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Sectoral patterns of innovation in a developing country: The Tunisian case

  • Murat Yildizoglu (GREThA)
  • Mohamed AYADI (UAQUAP, Université de Tunis)
  • Mohieddine RAHMOUNI (UAQUAP et GREThA)

We analyze in this article main determinants of technology dynamics in Tunisian manufacturing sectors. The data from the industrial survey provided by Ministry of Scientific Research, Technology and Competency Development (MSRTCD) for the period 2002-2004 is explored using regression trees and Probit models in order to discover main factors that favor the innovative capacity of Tunisian firms. Our results show that we must distinguish process and product innovations because they are driven by different mechanisms. Moreover, we observe that sectoral heterogeneity should not be neglected and we study more in detail fours sectors that are particularly well represented in our sample. This analysis allows us to suggest some differentiated policy indications for fostering innovative capacity in these sectors.

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Paper provided by Groupe de Recherche en Economie Théorique et Appliquée in its series Cahiers du GREThA with number 2007-19.

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Date of creation: 2007
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Handle: RePEc:grt:wpegrt:2007-19
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  1. Alvin K. Klevorick & Richard C. Levin & Richard R. Nelson & Sidney G. Winter, 1993. "On the Sources and Significance of Interindustry Differences in Technological Opportunities," Cowles Foundation Discussion Papers 1052, Cowles Foundation for Research in Economics, Yale University.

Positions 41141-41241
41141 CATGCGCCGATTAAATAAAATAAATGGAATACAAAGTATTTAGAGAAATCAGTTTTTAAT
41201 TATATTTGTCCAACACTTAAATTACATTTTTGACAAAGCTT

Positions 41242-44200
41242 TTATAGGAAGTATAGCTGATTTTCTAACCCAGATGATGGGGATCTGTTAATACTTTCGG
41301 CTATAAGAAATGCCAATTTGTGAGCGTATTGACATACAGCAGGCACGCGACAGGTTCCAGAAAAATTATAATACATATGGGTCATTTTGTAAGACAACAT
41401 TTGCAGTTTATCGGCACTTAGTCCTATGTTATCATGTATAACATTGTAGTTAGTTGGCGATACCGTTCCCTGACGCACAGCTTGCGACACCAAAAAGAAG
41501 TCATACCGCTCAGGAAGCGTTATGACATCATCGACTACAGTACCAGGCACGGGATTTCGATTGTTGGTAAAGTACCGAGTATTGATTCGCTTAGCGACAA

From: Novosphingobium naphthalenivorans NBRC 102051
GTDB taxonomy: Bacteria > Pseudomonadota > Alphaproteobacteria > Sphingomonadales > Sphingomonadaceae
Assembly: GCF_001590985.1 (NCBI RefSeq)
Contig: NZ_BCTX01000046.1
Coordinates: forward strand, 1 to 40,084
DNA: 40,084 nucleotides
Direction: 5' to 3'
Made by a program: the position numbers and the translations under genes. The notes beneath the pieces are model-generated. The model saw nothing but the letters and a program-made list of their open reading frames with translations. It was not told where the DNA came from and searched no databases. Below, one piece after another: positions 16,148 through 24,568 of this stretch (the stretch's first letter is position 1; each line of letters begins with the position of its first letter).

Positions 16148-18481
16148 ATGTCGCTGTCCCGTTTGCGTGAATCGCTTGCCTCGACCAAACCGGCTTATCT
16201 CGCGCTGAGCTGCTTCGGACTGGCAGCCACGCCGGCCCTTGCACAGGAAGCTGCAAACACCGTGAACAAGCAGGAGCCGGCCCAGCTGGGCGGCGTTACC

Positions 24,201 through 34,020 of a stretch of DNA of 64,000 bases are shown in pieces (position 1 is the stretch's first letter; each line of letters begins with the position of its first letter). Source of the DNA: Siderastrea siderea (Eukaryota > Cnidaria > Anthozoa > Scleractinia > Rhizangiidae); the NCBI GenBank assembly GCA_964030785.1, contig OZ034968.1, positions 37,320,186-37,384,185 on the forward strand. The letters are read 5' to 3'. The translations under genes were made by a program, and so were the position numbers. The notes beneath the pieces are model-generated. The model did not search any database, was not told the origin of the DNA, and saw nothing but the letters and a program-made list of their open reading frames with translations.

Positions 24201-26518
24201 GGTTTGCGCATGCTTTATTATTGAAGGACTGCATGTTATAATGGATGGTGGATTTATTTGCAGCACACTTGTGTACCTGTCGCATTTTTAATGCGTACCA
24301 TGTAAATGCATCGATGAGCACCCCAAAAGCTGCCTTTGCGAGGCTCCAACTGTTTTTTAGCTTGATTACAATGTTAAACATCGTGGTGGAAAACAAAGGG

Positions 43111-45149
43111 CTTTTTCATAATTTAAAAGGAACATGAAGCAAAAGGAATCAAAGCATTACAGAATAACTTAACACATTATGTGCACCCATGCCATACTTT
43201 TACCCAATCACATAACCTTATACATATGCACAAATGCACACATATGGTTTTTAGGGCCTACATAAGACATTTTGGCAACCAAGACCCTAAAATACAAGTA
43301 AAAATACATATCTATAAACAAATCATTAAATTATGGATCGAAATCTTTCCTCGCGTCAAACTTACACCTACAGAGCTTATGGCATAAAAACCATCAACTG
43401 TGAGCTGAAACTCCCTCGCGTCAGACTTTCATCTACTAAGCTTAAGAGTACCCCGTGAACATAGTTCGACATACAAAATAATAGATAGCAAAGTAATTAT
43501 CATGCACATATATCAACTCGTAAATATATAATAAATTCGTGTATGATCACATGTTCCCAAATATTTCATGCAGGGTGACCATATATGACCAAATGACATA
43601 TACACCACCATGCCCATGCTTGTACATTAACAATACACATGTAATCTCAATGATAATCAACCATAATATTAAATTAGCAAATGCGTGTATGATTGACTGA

2. Dosi, Giovanni, 1988. "Sources, Procedures, and Microeconomic Effects of Innovation," Journal of Economic Literature, American Economic Association, vol. 26(3), pages 1120-71, September.
  3. Pia Weiss, 2003. "Adoption of Product and Process Innovations in Differentiated Markets: The Impact of Competition," Review of Industrial Organization, Springer, vol. 23(3), pages 301-314, December.
  4. Sabourin, David & Baldwin, John R. & Hanel, Peter, 2000. "Determinants of Innovative Activity in Canadian Manufacturing Firms: The Role of Intellectual Property Rights," Analytical Studies Branch Research Paper Series 2000122e, Statistics Canada, Analytical Studies Branch.
  5. Souitaris, Vangelis, 2002. "Technological trajectories as moderators of firm-level determinants of innovation," Research Policy, Elsevier, vol. 31(6), pages 877-898, August.
  6. Lunn, John E, 1986. "An Empirical Analysis of Process and Product Patenting: A Simultaneous Equation Framework," Journal of Industrial Economics, Wiley Blackwell, vol. 34(3), pages 319-30, March.
  7. Boone, J., 2000. "Competitive pressure : The effects on investments in product and process innovation," Other publications TiSEM 88418185-7603-4c36-92fd-3, Tilburg University, School of Economics and Management.
  8. Zucker, Lynne G & Darby, Michael R & Brewer, Marilynn B, 1998. "Intellectual Human Capital and the Birth of U.S. Biotechnology Enterprises," American Economic Review, American Economic Association, vol. 88(1), pages 290-306, March.
  9. Malerba, Franco & Orsenigo, Luigi, 1997. "Technological Regimes and Sectoral Patterns of Innovative Activities," Industrial and Corporate Change, Oxford University Press, vol. 6(1), pages 83-117.
  10. Toke Reichstein & Ammon Salter, 2006. "Investigating the sources of process innovation among UK manufacturing firms," Industrial and Corporate Change, Oxford University Press, vol. 15(4), pages 653-682, August.
  11. Scherer, F. M., 1983. "The propensity to patent," International Journal of Industrial Organization, Elsevier, vol. 1(1), pages 107-128, March.
  12. Richard C. Levin & Alvin K. Klevorick & Richard R. Nelson & Sidney G. Winter, 1987. "Appropriating the Returns from Industrial Research and Development," Brookings Papers on Economic Activity, Economic Studies Program, The Brookings Institution, vol. 18(3), pages 783-832.
  13. Von Hippel, Eric, 1982. "Appropriability of innovation benefit as a predictor of the source of innovation," Research Policy, Elsevier, vol. 11(2), pages 95-115, April.
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